Leah on the Offbeat (Simon Book 2)
By Becky Albertalli
Genre: Contemporary/Coming of Age
Publication Date: April 24, 2018
Bang Bang Review
Firstly, I didn’t know this was a book 2 to Simon until I saw it on the cover. I figured the characters would be the same but I just thought it was a standalone.
Secondly, I’ll skip the plot synopsis because you don’t need that.
Thirdly, this will be the last book I read by Alberalli and here’s why:
I’m WAY over 18 years old and Albertalli’s books are not written for me. Most YA contemporary are written for teens, you say. Yes, but there are a lot of YA contemporary books that contain themes that transcend age and I think Simon did just that. It discussed love and acceptance and friendship where as Offbeat discussed high school problems-prom and where will I go to college? I could give two shits about those things as I’m no longer in high school and therefore cannot relate.
I had an issue with the love interest because it seemed to come out of left field. I didn’t see any hints in Simon but if I’m wrong, please correct me.
The whole Morgan is a racist thing was forced tension and took me out of the story. I don’t think Morgan was racist; I think she said something racially insensitive and took too long to apologize. In The Hate U Give, Star’s friend repeatedly said racially insensitive comments over time and she tried to justify her behavior. Morgan said one thing and now all of a sudden she’s racist. Many of us have said insensitive things; that doesn’t make us the worst name you can call a person. Anyway, it was forced and pointless to the plot.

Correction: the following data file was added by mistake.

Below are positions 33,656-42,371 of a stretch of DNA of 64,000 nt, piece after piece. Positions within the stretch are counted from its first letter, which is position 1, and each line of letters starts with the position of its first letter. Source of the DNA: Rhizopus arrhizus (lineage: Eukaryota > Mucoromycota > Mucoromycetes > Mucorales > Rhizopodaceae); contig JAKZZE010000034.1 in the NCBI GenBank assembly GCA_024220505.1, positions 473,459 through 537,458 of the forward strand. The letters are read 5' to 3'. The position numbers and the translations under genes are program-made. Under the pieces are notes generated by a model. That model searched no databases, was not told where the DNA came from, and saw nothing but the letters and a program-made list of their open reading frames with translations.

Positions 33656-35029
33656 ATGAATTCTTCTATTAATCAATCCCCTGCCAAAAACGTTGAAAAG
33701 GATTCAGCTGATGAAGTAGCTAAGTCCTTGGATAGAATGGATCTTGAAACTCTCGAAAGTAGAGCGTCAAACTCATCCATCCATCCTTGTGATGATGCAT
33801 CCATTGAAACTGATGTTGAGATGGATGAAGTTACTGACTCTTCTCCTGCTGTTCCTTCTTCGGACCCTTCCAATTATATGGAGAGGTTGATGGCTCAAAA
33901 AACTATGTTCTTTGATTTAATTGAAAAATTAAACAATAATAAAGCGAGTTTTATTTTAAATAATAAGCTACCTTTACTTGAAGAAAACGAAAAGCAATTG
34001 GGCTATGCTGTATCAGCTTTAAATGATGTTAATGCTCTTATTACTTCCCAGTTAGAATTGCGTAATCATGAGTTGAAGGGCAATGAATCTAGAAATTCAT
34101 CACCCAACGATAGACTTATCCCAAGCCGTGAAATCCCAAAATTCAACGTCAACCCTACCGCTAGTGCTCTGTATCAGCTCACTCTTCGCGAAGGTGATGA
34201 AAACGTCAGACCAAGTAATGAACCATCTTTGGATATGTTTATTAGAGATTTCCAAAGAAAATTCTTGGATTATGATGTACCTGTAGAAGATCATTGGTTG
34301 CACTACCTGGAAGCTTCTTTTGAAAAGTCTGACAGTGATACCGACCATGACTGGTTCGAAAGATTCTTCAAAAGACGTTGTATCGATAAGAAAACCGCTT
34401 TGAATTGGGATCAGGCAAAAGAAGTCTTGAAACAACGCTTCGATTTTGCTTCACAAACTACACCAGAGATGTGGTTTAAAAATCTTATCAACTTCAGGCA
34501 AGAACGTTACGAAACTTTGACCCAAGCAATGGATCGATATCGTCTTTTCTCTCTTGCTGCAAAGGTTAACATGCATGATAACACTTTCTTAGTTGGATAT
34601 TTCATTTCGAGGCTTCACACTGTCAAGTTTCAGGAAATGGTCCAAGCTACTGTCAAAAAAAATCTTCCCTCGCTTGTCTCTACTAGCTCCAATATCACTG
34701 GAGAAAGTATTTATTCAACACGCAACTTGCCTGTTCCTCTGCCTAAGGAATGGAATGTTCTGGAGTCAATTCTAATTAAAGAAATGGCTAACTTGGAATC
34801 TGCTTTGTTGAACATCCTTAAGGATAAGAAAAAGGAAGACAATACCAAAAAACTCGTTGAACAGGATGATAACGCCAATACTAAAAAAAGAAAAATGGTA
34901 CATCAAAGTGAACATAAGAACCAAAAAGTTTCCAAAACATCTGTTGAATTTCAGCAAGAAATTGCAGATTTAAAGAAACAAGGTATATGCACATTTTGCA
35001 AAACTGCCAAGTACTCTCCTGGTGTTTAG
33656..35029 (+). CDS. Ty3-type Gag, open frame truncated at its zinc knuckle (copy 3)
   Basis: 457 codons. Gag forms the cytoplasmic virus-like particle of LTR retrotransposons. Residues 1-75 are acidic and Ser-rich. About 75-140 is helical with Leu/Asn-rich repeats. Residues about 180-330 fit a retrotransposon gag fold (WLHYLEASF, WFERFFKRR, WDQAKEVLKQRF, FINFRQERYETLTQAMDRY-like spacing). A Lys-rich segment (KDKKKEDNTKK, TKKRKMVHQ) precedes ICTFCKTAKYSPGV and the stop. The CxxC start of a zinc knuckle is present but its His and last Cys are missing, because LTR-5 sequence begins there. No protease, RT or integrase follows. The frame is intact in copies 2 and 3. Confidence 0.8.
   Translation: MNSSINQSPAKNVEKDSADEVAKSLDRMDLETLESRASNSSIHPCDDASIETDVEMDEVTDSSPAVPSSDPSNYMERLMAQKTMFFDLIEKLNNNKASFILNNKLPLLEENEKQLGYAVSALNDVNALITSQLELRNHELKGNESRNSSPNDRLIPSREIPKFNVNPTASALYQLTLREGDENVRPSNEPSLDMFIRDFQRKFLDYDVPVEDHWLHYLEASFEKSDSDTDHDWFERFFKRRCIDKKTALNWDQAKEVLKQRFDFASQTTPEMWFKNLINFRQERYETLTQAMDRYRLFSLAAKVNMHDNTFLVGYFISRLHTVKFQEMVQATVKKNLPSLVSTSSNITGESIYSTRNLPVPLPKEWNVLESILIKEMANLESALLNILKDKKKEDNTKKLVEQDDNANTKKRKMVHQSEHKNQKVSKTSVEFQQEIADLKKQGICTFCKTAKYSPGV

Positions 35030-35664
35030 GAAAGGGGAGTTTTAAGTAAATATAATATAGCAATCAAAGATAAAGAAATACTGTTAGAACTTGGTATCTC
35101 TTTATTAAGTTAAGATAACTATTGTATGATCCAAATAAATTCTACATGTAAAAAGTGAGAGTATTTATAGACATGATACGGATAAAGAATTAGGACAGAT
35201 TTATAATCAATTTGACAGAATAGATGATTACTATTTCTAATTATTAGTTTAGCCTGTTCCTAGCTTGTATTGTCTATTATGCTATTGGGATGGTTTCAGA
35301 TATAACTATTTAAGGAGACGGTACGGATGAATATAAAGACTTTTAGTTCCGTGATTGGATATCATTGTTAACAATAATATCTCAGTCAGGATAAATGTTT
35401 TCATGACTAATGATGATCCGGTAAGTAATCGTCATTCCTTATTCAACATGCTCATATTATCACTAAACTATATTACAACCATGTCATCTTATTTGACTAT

Leah was a far better character in Simon. She was insightful and witty and relatable. In her own book, we are stuck in her head all day and it’s full of tropey teen angst and bitchiness-what did she mean when she said that? Why did he look at me like that? UGH- TEEN PROBLEMS! Leah didn’t like her mother’s new boyfriend-how many times have we read this trope. Leah’s attitude about this situation seemed out of character. Leah is supposed to be a cool chick but her attitude about the new boyfriend was that of a basic chick and once again-TEEN PROBLEMS! Albertalli offered no new insight on a teen dealing with her mom moving on.
Just like The Upside of the Unrequited, this book was not written for me and I couldn’t pull any relatable themes for a person my age. There were too many characters to connect with any of them and the more round characters displayed no nuance-this includes Leah. Albertalli isn’t adding anything new to the coming of age narrative. I do think teens will like it and I will recommend it to teens but not to adults.